Double European Champion Ivan Kljakovic Gaspic (CRO) has been struggling in the tough conditions, currently in 13th place after finishing 14th today. “It's been really windy so far and for me it's not easy as I am pretty light, so I was struggling. And today I had a really bad start so had to recover from behind and it wasn't that easy. Almost impossible in fact. For the moment it not the sweetest point but, let's hope for better in the coming days.
“It's hard to be with the fast guys especially in this wind. But this event is not that important for me. I just need to qualify the country for the Olympics and after this I can relax and focus on that. I am aware that fighting for medal here is difficult for me, so I just need to be realistic.”
On the battle at the top he said: “They are close but it all depends on the conditions. If it remains like this I think PJ has a stronger chance because he is super fast but if wind starts to gets changeable and shifty then I think Ben and Giles are going to be fighting for the gold.”
The last word today goes to the Skandia Team GBR coach Matt Howard: “We had five in the top seven today and so far so good. It reflects the long amount of time spent here training with the squad. The only one who didn't train this long is Ed but he is the World Champion from a windy venue so he is expected to do well as well. We all worked hard and so far it is paying off. Fingers crossed for the rest of the week. It is surely very satisfying for a coach but these results are even more satisfying when you are a sailor. For a coach though, it is hard to have a fully good day because in a big team there is always one of the guys who didn't perform so well. Today is one of those very rare days when everything works well.”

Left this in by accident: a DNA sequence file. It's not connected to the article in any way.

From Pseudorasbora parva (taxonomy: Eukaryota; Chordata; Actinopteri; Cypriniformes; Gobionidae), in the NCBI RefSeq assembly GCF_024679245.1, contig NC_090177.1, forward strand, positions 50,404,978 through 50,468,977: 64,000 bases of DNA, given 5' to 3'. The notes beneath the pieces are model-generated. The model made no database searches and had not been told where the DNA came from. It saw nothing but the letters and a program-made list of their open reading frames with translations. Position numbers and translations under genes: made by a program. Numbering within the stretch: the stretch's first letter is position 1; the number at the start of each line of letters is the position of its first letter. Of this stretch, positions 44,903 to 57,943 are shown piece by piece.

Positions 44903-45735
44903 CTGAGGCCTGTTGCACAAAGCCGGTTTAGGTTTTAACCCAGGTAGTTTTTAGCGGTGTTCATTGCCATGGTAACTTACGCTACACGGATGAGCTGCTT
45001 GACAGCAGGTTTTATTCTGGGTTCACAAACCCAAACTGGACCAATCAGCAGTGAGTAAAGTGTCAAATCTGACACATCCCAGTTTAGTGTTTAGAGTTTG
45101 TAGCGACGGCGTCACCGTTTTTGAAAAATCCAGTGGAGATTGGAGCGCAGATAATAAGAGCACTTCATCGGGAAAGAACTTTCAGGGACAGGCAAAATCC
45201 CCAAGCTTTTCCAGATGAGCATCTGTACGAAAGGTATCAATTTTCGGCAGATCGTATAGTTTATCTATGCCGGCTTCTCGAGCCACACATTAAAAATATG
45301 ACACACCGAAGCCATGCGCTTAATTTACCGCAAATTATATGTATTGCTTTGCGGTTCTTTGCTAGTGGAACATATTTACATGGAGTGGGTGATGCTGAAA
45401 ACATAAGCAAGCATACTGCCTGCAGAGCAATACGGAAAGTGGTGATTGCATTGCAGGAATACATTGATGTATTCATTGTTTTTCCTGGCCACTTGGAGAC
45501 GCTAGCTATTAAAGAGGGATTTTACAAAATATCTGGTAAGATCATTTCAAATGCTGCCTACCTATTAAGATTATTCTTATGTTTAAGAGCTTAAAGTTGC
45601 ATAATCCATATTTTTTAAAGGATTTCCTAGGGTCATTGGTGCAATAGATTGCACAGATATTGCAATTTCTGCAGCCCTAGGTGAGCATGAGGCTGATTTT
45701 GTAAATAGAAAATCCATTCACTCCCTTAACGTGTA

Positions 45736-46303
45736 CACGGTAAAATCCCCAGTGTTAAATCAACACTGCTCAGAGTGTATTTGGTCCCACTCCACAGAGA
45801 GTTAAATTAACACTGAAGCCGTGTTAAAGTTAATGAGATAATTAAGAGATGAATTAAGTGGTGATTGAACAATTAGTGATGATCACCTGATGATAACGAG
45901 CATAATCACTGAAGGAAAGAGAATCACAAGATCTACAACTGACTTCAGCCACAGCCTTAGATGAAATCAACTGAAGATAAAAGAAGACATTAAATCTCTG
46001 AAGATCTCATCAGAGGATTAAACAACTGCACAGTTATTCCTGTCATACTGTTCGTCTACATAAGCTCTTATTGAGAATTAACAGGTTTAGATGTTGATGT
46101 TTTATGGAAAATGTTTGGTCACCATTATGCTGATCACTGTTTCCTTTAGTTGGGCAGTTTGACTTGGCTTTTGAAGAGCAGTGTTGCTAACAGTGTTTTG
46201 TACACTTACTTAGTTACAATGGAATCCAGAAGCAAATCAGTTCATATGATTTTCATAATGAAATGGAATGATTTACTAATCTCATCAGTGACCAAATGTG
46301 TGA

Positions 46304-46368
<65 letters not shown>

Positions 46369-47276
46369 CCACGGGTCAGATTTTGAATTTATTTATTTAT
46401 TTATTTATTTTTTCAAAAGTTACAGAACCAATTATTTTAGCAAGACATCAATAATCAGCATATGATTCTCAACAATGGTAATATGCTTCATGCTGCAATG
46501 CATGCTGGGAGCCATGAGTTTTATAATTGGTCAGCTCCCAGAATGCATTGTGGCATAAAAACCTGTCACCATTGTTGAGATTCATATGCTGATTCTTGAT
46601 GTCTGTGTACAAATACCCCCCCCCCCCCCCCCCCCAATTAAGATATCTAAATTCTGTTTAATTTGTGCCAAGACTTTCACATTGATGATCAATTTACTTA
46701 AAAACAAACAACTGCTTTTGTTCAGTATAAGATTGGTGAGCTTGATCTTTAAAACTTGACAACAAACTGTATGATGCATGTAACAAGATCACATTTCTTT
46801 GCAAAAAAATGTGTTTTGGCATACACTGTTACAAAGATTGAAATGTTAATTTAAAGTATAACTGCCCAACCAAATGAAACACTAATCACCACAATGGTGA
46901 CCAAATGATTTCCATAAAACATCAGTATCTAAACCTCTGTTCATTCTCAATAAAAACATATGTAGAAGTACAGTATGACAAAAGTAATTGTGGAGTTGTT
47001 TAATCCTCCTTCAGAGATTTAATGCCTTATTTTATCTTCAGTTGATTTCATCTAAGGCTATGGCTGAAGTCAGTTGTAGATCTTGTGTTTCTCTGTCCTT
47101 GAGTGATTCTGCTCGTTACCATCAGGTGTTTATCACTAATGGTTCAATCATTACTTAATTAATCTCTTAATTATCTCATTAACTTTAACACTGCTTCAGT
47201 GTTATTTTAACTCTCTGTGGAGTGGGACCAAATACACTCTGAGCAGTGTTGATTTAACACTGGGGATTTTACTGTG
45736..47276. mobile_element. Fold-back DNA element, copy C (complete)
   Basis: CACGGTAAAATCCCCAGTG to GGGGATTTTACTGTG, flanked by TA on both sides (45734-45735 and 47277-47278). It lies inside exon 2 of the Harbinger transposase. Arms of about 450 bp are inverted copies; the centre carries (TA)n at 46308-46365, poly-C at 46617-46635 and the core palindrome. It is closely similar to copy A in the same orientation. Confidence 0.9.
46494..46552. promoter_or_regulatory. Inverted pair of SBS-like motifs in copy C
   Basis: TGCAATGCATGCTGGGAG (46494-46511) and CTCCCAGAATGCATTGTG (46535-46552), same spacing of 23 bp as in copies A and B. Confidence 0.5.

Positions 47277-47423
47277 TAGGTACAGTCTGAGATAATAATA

Top 20 results:
|5||WRIGHT Edward Martin||GBR||8||2||(37)BFD||1||1||4||53||16|
|13||KLJAKOVIC GASPIC Ivan||CRO||3||6||(37)BFD||5||7||15||73||36|
Australians Mat Belcher and Malcolm Page are on track to defend their Men’s 470 World Championship crown after taking the overall lead from Great Britain duo Luke Patience and Stuart Bithell today.
Belcher and Page finished third in the Gold fleet. “We had a good race and ended up with a third and we’re very happy with that,” said Page. “Obviously with all the good guys in the one race it can be very expensive but to come away with a third, another keeper, and we’re carrying a nine in the bag as a reserve for later on.”
The 470 fleet was due to have a lay day today, but after thunderstorms kept the sailors on shore on Tuesday the race committee took the opportunity to get back onto schedule and change what was going to be the last qualifying race into the opening finals race with the top half of the fleet racing against each other for the first time.
“To have the extra finals race for us was great,” said Belcher. “It showed real forward planning by the committee to be able to get that today and we look forward to the next few days, anything can happen in finals racing and we’re going to keep focusing on ourselves and keep trying to plug away and get results.”
Fortune did not smile on Patience and Bithell however, who posted a disastrous 28th position following a bad start and a capsize, but are able to discard this as their worst result and so remain in second place overall just two behinds behind the Australian leaders.